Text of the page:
Darkness is one of those things that I have found myself getting attracted to in films over the years. To me, it is one side of ours that we wouldn't show others or even look at ourselves unless alone. It is in these dark sides of our personalities that we get thoughts that are not so noble and would definitely be shunned by the "society". I'm sure you will agree with me when I say that there have been moments whether when we were at an emotional abyss after a long day at work or at a time everything seemed too much and too difficult to do when you would have had dark thoughts like plotting to avenge the current status or "getting rid" of someone.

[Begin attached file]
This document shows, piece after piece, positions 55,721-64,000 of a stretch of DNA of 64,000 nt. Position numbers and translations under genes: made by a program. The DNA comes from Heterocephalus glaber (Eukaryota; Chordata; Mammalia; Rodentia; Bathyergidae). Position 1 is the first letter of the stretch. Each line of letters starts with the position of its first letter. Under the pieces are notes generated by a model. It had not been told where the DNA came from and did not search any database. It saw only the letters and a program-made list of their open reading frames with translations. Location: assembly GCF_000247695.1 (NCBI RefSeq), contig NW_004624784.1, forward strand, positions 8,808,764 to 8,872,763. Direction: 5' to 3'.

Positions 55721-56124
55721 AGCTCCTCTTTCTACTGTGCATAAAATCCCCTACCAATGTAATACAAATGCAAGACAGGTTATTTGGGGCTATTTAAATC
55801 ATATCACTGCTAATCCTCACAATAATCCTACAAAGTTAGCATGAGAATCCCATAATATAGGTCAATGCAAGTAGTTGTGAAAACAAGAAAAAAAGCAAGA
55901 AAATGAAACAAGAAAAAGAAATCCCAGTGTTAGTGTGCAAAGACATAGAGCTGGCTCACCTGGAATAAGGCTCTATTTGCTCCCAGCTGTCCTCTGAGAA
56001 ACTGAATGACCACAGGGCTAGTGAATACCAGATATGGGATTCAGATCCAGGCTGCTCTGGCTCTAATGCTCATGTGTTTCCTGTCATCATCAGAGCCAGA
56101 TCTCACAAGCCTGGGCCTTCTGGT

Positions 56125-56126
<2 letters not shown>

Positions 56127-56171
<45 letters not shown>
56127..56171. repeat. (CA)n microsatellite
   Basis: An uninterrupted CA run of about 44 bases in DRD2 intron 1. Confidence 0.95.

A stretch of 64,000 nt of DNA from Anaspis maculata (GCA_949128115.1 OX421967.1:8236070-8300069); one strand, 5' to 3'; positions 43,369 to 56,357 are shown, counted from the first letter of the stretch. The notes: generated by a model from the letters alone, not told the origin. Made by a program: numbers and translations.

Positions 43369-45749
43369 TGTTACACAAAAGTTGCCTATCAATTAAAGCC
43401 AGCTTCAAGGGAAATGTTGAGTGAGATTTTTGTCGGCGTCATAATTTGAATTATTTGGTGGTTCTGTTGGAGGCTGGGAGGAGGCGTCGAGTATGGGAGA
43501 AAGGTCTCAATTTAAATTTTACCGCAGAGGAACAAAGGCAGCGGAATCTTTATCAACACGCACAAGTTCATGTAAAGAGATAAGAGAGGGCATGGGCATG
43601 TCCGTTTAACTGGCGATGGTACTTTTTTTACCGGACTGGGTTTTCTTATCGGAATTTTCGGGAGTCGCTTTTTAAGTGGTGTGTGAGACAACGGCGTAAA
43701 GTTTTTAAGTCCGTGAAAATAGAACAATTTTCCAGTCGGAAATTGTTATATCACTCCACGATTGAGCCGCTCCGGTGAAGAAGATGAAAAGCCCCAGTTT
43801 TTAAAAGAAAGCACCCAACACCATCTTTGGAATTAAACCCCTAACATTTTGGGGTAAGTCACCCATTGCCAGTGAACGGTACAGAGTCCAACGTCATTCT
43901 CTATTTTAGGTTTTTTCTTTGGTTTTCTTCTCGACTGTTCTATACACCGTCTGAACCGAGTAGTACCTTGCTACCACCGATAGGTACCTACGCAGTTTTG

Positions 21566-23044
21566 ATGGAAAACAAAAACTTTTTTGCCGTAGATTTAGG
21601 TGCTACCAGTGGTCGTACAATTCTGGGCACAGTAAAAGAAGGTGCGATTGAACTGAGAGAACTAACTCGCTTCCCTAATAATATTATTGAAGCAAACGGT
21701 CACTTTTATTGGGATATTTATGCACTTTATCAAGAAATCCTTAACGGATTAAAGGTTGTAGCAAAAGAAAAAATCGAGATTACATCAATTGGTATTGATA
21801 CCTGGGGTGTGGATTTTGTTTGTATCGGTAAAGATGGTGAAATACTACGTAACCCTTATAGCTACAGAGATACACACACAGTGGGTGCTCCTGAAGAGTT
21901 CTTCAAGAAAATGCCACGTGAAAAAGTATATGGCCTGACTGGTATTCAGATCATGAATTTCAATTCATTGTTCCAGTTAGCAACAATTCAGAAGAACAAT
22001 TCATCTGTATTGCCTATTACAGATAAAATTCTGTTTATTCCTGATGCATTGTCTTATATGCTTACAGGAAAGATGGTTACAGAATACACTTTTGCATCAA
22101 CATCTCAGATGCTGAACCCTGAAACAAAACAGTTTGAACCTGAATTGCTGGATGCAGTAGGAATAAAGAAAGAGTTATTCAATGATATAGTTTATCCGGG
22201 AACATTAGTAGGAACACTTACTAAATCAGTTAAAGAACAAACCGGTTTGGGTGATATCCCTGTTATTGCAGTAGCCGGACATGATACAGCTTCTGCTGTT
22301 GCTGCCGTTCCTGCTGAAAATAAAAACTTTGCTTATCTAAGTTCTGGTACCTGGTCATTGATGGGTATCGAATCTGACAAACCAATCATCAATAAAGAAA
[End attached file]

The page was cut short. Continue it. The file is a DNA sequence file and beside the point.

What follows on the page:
I also believe that it is due to the presence of such dark sides of our personalities we like films with dark ideologies. Take the success of Joker for instance. The film went on to win two Oscars. The cinematic brilliance aside, which forms the key point when a film goes to the Academy, the film was an instant hit for the realistic and grounded treatment of the DC Supervillain that people could relate to. And it is this factor of reliability that has got the villains more lovable. As the famous adage goes, "We like heroes when we are kids and understand the villains as we grow older." It is all because these "villains" get to live the dark life that we can only dream of.